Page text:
Local Property Tax database will be used to target TV licence fee evaders

People who watch TV shows solely on a digital device could also be in line for fees. Photo: Morad HEGUI

Hugh O'Connell

REVENUE’S Local Property Tax (LPT) database could be used to target TV licence fee evaders after the Government rejected proposals to abolish the €160 charge.

Ministers have instead asked officials to examine ways to develop a new and more comprehensive register “by potentially leveraging existing national databases of households”, including those maintained by Revenue, which operates the LPT, and GeoDirectory, operated by An Post and Ordnance Survey Ireland.

A new cross-departmental technical group, due to report to Media Minister Catherine Martin in November, will look at new enforcement measures.

It will establish whether the licence fee should apply to households that do not own a TV, raising the prospect of people who watch RTÉ on phones and tablets being charged the fee.

The Cabinet was told yesterday that An Post’s licence fee database is “based on archaic technology and is significantly out of date”.

The coalition rejected the Future of Media Commission’s proposals to replace the licence fee with funding “derived from general tax revenue” by 2024 over concerns that future governments could cut RTÉ’s funding if they do not like its coverage.

With an evasion rate of just over 15pc, RTÉ estimates it loses €65m every year because thousands of households are not paying the licence fee.

However, ministers were told that even reforming the licence fee may not generate the level of public service broadcasting funding recommended by the commission.

Taoiseach Micheál Martin said it would be “dangerous for democracy” if funding was contingent on annual budgetary decisions by government.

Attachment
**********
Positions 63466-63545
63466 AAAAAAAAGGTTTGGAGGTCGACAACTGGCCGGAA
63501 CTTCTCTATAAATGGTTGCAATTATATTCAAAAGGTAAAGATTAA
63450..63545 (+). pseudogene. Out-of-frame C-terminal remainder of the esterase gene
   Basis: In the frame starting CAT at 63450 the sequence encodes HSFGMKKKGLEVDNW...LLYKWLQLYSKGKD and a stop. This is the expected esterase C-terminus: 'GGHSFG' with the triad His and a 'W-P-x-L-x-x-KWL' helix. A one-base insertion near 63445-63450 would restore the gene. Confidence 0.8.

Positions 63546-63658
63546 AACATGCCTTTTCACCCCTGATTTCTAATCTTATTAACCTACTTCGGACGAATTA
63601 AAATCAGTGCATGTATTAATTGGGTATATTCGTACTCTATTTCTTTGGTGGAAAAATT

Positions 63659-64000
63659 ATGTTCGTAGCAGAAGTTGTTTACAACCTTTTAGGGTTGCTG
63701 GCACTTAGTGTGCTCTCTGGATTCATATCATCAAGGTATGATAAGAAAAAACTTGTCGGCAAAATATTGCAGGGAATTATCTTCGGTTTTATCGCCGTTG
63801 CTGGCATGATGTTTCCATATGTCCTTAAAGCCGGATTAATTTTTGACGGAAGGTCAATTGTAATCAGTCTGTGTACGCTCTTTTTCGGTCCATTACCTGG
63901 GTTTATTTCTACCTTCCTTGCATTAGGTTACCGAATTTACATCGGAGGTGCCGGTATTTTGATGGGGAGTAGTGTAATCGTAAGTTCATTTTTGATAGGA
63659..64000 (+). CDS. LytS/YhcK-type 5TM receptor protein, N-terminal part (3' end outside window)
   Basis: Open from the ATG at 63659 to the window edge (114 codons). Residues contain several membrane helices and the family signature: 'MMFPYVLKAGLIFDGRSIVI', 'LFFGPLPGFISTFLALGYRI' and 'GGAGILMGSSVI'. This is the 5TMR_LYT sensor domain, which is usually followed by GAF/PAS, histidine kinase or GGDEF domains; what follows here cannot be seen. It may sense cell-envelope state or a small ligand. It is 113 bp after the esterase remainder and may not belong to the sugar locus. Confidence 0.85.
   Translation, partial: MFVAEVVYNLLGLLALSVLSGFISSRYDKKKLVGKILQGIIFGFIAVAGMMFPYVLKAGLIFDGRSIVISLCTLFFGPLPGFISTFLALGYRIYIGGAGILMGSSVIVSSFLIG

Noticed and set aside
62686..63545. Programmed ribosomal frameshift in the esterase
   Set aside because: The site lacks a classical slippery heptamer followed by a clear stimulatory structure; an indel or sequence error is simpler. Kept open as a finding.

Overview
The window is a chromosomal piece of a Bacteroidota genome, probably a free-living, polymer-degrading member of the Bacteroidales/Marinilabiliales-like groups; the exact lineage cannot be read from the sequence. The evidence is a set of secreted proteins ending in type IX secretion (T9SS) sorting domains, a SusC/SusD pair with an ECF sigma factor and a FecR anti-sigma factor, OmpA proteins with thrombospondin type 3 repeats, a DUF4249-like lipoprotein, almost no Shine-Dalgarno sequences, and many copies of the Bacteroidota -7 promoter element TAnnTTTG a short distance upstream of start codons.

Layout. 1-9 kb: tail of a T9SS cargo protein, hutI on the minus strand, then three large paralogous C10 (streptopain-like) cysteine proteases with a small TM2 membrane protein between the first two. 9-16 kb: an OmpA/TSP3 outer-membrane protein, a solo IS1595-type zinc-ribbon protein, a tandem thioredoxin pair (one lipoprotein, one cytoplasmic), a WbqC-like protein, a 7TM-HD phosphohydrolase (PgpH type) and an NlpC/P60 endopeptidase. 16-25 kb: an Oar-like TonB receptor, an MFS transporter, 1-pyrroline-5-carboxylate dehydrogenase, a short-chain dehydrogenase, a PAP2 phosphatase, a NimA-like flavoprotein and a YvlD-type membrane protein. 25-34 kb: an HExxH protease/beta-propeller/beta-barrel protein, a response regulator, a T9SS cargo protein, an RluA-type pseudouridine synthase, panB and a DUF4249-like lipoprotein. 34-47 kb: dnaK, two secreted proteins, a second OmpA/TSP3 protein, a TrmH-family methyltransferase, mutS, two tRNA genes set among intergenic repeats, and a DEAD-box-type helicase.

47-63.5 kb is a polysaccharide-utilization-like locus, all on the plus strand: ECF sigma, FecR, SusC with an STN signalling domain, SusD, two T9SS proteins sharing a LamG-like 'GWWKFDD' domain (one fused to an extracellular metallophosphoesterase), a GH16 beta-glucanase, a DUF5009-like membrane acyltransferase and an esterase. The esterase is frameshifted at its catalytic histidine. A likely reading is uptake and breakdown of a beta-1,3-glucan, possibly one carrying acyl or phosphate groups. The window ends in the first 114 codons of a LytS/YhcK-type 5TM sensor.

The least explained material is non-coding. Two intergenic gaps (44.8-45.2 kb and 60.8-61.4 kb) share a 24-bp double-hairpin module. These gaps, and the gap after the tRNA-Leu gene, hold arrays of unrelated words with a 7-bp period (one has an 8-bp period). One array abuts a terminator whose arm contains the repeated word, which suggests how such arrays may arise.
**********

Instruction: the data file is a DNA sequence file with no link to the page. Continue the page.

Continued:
He said some EU governments were “now directly influencing to an unhealthy degree media outlets”.

Replacing the fee with Exchequer funds could cost taxpayers’ €300m and was “not realistic” in the “current fiscal climate”, Mr Martin said.

The commission, chaired by Professor Brian MacCraith, made 50 recommendations, 49 of which were accepted by the Government, including a new regulator, Coimisiún na Meán, to set industry standards.

Other measures include a “National Counter-Disinformation Strategy” to enhance trust in media; a reduced or zero VAT rate for newspapers and digital publications and a media fund to support local democracy reporting, courts reporting and community media.

A cabinet memo outlined the Taoiseach and Ms Martin’s view that reforms to the current funding model can reduce evasion rates with new “innovative collection mechanisms” used to enhance compliance, along with a public communications campaign and “additional enforcement measures to be made available to the designated collection agent”.

The group will examine whether the licence fee should extend beyond those who own a non-portable TV and the challenges of targeting those who use phones or tablets in the context of the burden of proof, collection, enforcement and public perception.

It will also look at obstacles to accessing Revenue and GeoDirectory databases, and consult the Data Protection Commissioner.

The memo acknowledged reforms may need legislative changes to underpin the sustainability of the new database, which ministers were told could cost up to €5m.

The group will also examine the limitations of current collection methods; current enforcement options; what options might be used to tackle evasion; and how quickly reforms can be implemented.

The Cabinet was told Ireland is one of only a few countries still operating a licence model limited to ownership of a TV set, and evasion rates are higher than in many other European jurisdictions.

One commission member, Storyful founder and former RTÉ broadcaster Mark Little, criticised the Government’s rejection of the funding recommendation, saying: “Trying to better enforce the licence fee is a recipe for public resentment of public media.”

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